"Ernestine and Kit": Another very dark story, although that's not quite as obvious at the start. As with "A Cruelty," it's well-written but disturbing and lacks any sort of positive resolution. Here, I think Barry went a bit far into portraying people who are a large part of the popular imagination but who are exceptionally rare in reality. It's the kind of story that, at least for me, plays badly with my brain's threat analysis: too memorable for the level of actual risk, and feeling like it was playing a bit too much with popular boogeymen. (4)

"The Mainland Campaign": This one was just too subtle for me. Some of the summaries for this book hint at a meaning for the story that I didn't pick up at all on my first reading. On re-reading, I suspect that analysis is right, but even re-reading the story with that interpretation in mind (this is the sort of story where I'm not sure the average American would pick it up on first reading, but others might), I still don't understand exactly what happened. I think some mainstream writing, and some short stories, tends to err on the side of subtle. (4)

"Wistful England": Another one that's way over on the sketch of a moment side of stories. Unlike "Across the Rooftops," it failed to make any impression on me whatsoever; I had to skim it just now to remind myself of any details at all, and by the time I edited this review for posting, I'd forgotten it again. I think it was aiming at capturing a mood, but the mopey viewpoint character didn't mean anything to me. (3)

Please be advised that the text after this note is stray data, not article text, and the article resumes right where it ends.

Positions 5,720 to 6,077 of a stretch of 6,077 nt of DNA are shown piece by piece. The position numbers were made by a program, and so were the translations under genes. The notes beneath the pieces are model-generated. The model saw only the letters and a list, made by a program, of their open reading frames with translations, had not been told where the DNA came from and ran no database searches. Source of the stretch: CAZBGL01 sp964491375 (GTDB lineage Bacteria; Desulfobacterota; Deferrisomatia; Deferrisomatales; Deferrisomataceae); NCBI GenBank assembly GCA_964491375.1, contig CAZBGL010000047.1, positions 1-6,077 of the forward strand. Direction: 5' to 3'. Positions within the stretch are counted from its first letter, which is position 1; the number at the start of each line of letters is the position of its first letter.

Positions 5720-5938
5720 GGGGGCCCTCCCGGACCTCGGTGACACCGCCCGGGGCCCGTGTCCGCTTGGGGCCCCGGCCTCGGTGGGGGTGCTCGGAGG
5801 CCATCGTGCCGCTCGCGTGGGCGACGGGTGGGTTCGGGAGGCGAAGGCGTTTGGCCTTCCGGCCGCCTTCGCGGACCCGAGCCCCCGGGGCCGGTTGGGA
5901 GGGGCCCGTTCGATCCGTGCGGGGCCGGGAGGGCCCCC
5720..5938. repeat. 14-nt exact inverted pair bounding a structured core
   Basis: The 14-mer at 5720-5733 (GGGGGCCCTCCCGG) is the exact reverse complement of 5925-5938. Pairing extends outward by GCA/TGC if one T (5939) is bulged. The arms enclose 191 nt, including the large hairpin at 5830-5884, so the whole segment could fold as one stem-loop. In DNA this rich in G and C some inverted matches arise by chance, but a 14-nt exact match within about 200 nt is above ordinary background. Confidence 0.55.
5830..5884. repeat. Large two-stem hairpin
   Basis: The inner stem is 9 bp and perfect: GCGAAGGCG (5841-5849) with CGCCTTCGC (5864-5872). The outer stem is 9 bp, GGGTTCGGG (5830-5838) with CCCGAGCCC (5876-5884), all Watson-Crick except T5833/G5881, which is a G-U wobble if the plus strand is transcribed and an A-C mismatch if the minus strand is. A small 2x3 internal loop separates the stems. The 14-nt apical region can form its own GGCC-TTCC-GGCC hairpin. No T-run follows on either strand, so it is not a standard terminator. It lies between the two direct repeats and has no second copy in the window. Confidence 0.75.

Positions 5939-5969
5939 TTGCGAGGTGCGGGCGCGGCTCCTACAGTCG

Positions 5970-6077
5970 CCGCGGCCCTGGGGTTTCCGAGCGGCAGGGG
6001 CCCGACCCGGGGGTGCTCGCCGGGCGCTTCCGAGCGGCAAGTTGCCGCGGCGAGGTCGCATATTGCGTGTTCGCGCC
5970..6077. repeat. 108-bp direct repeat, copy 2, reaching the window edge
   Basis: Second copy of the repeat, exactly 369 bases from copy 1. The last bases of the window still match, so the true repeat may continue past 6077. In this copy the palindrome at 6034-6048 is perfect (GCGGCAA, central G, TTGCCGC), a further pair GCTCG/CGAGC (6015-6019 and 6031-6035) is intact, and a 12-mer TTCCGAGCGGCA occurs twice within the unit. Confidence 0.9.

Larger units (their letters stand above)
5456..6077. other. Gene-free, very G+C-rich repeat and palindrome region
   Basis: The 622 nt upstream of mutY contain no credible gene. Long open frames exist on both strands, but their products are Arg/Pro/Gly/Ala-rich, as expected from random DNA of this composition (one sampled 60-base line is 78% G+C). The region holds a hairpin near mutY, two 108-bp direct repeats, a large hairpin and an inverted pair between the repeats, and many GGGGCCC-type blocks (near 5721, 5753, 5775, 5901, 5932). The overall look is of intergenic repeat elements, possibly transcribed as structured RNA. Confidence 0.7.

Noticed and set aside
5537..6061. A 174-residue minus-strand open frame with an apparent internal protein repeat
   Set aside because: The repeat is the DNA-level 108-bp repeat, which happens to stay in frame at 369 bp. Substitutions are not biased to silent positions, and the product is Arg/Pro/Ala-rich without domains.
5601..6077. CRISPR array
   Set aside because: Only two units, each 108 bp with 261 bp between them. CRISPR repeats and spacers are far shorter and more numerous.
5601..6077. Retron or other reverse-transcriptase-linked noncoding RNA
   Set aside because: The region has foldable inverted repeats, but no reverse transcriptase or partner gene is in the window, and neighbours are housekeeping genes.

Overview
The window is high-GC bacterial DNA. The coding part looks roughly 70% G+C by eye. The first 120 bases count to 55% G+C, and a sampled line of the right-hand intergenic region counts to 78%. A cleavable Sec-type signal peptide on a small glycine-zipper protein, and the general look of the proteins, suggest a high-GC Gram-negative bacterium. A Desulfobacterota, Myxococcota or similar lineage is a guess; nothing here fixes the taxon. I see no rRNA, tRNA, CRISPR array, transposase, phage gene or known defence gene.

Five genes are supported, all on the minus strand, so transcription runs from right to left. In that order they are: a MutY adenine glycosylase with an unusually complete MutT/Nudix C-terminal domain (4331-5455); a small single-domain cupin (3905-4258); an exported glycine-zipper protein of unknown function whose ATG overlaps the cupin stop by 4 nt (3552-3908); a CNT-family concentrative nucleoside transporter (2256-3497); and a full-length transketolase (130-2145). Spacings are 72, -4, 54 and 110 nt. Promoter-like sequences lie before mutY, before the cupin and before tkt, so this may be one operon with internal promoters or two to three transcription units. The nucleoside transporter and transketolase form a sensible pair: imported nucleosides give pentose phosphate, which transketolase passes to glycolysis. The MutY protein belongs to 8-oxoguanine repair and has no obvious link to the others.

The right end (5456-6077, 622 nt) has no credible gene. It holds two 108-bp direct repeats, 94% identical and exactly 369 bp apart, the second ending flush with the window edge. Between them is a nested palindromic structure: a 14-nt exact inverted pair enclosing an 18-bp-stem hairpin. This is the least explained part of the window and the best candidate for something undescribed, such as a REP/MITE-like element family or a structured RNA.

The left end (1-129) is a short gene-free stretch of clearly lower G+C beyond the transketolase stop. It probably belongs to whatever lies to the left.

"Doctor Sot": This is another odd one, and I'm not quite sure what I think of it. Either it's another character sketch without much of a plot, or the plot was too subtle. The protagonist is a rather unlikable drunk who doubles as a small town's incompetent doctor. The story involves his encounter with a local sort of hippie encampment, which is moderately interesting even though I couldn't stand the man. Then it leads to an encounter that clearly meant something, but which was entirely lost on me. (4)

"The Girls and the Dogs": And from an absence of plot back to the deeply disturbing. This story is about a moderately unlikable drug dealer who gets refuge from an extremely unlikable crazy person in a weird relationship with a woman and her sister. (As is sadly typical, polyamory only makes an appearance when the author wants to paint a scenario that's utterly fucked up and psychotic.) There's a pseudo-fantasy element here in that the characters talk about spells, but I think the only spell involved is authorial fiat to create a deeply broken and sick game that plays into a host of negative stereotypes. Despite myself, I did get drawn into the suspense of the story (Barry's undoubtedly a good writer), but it left me feeling dirty on several levels. (4)